21st Century Fox bids $14.6 bn for Sky Plc

21st Century Fox, the US entertainment company controlled by Rupert Murdoch, yesterday tabled a firm $14.6-billion (£11.7 billion) offer to buy the remaining 61-per cent it does not already own in British market-leading pay-TV provider Sky Plc.

Fox stuck to its earlier preliminary offer of £10.75 per share, (See: 21st Century Fox tables $14 bn preliminary bid for remaining of Sky Plc) valuing the whole of Sky at £18.5 billion, despite angering several top-50 shareholders of Sky, who believe that the offer undervalues the company. 

The offer represents a premium of around 40 per cent on the day before Fox tabled the preliminary bid.

The deal will need to secure regulatory approval in Europe and the UK, and Sky shareholders, several of them, like including Standard Life Investments and Jupiter Asset Management, feel that the offer price is too low.

The transaction agreement entails that Fox must receive 75 per cent of the shares not owned by it and has offered to pay a £200-million break fee if it fails to close the deal.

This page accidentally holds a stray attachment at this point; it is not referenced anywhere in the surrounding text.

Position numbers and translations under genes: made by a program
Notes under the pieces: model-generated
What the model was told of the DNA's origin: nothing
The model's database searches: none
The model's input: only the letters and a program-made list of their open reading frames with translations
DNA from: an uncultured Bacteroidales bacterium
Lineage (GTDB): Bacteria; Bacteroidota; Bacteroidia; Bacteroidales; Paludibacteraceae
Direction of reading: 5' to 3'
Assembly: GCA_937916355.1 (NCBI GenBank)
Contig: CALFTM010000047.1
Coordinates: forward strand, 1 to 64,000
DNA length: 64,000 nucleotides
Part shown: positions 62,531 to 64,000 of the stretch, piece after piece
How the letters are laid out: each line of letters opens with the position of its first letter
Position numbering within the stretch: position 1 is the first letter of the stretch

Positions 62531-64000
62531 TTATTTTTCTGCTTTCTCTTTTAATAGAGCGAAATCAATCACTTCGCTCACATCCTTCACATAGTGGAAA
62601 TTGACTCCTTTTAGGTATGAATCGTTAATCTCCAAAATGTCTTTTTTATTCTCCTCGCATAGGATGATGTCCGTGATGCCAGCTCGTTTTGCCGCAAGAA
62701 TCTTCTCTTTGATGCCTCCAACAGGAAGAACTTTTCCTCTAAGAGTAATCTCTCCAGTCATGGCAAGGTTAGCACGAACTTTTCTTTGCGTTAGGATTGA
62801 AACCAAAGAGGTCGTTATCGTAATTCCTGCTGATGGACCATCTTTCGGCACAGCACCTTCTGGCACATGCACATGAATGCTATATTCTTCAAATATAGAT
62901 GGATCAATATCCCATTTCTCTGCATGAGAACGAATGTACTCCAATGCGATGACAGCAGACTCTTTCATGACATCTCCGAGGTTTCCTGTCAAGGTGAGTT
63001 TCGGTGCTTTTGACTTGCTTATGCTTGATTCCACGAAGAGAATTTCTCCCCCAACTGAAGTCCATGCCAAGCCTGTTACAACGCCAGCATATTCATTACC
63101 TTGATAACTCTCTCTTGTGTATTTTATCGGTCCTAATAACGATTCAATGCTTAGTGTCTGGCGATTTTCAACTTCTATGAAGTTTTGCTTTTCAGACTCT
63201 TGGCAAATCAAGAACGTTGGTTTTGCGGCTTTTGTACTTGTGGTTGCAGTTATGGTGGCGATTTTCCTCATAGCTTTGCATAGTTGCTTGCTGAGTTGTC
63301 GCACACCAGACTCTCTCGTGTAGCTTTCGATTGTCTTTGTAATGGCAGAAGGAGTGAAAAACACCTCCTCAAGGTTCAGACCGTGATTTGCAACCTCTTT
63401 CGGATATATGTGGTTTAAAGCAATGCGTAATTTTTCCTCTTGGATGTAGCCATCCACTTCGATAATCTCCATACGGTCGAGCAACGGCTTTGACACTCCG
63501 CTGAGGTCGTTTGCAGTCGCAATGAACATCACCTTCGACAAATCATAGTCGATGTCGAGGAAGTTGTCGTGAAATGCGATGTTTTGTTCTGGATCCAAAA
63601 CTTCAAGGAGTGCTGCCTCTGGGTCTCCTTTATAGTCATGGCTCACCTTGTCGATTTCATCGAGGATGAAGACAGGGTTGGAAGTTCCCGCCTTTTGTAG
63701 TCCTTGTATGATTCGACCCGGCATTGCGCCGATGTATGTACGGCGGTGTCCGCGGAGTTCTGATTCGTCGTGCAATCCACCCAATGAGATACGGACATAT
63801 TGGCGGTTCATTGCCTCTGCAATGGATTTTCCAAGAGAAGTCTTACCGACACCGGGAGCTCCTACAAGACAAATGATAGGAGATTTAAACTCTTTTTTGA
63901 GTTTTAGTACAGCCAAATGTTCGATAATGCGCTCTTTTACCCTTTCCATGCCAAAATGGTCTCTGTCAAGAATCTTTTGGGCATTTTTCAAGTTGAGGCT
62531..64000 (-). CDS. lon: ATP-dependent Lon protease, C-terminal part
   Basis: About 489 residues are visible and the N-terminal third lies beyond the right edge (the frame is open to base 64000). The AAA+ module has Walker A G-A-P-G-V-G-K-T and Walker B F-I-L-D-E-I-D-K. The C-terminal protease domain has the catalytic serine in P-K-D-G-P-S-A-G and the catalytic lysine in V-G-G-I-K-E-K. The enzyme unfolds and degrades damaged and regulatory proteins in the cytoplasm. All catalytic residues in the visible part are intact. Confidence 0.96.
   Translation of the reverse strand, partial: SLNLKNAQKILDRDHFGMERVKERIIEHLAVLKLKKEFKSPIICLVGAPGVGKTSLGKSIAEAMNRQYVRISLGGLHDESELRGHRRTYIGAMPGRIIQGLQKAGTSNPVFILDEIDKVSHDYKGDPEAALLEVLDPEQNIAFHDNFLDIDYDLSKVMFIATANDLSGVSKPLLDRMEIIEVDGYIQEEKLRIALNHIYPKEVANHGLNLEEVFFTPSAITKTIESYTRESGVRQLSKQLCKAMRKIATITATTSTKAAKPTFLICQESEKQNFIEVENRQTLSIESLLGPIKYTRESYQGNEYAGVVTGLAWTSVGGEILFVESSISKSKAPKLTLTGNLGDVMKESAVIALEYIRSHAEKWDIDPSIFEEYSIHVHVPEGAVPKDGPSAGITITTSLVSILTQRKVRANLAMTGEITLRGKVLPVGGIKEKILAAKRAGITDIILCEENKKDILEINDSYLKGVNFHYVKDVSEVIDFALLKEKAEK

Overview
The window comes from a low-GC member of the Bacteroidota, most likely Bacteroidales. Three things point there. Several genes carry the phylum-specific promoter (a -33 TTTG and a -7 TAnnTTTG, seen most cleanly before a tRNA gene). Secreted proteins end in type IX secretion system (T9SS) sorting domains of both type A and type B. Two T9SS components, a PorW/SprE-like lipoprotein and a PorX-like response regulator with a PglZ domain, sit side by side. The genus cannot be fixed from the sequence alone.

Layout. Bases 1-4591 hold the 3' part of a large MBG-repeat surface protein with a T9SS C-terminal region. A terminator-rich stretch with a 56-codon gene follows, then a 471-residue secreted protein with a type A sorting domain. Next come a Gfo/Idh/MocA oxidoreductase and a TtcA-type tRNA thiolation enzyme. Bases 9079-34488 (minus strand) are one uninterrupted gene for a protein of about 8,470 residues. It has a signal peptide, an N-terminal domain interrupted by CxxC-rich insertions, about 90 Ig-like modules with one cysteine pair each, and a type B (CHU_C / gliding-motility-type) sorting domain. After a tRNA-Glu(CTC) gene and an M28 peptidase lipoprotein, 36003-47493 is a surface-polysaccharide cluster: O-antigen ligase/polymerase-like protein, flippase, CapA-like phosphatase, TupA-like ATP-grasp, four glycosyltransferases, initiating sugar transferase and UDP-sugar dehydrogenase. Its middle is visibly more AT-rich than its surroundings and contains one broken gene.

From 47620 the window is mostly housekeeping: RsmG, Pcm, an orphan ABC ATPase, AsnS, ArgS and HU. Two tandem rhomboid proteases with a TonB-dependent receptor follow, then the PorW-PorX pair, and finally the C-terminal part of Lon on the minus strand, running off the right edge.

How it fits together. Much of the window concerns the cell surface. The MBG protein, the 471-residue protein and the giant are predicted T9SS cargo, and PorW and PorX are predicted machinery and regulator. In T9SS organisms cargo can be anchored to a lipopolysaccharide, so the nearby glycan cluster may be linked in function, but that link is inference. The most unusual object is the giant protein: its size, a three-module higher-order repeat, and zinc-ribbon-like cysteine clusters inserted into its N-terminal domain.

In the past several years, Fox has said that its exiting 39.1-per cent stake in Sky is not a natural end position and a complete takeover would bring together its global content business with Sky's world-class direct-to-consumer capabilities, which have made it the number one premium pay-TV provider in all its markets.

This is the second attempt by Fox to buy the whole of Sky. Its £7.8-billion offer in 2010 was derailed after it was revealed that two of his newspapers had hacked into the mobile phones of celebrities and politicians, leading to a major scandal.

This failed attempt was made by Rupert Murdoch's News Corp, which has since split into two distinct publicly traded companies, 21st Century Fox and the new News Corporation.

A successful deal would give Fox full control of a pay-TV network spanning 22 million households in the UK, Ireland, Austria, Germany and Italy.

It would also enhance Sky's leading position in entertainment and sport, and reinforce the UK's standing as a top global hub for content generation and technological innovation.

''The strategic rationale for this combination is clear. ''It creates a global leader in content creation and distribution, enhances our sports and entertainment scale, and gives us unique and leading direct-to-consumer capabilities and technologies,'' Fox said in a statement.

''It adds the strength of the Sky brand to our portfolio, including the Fox, National Geographic and Star brands.''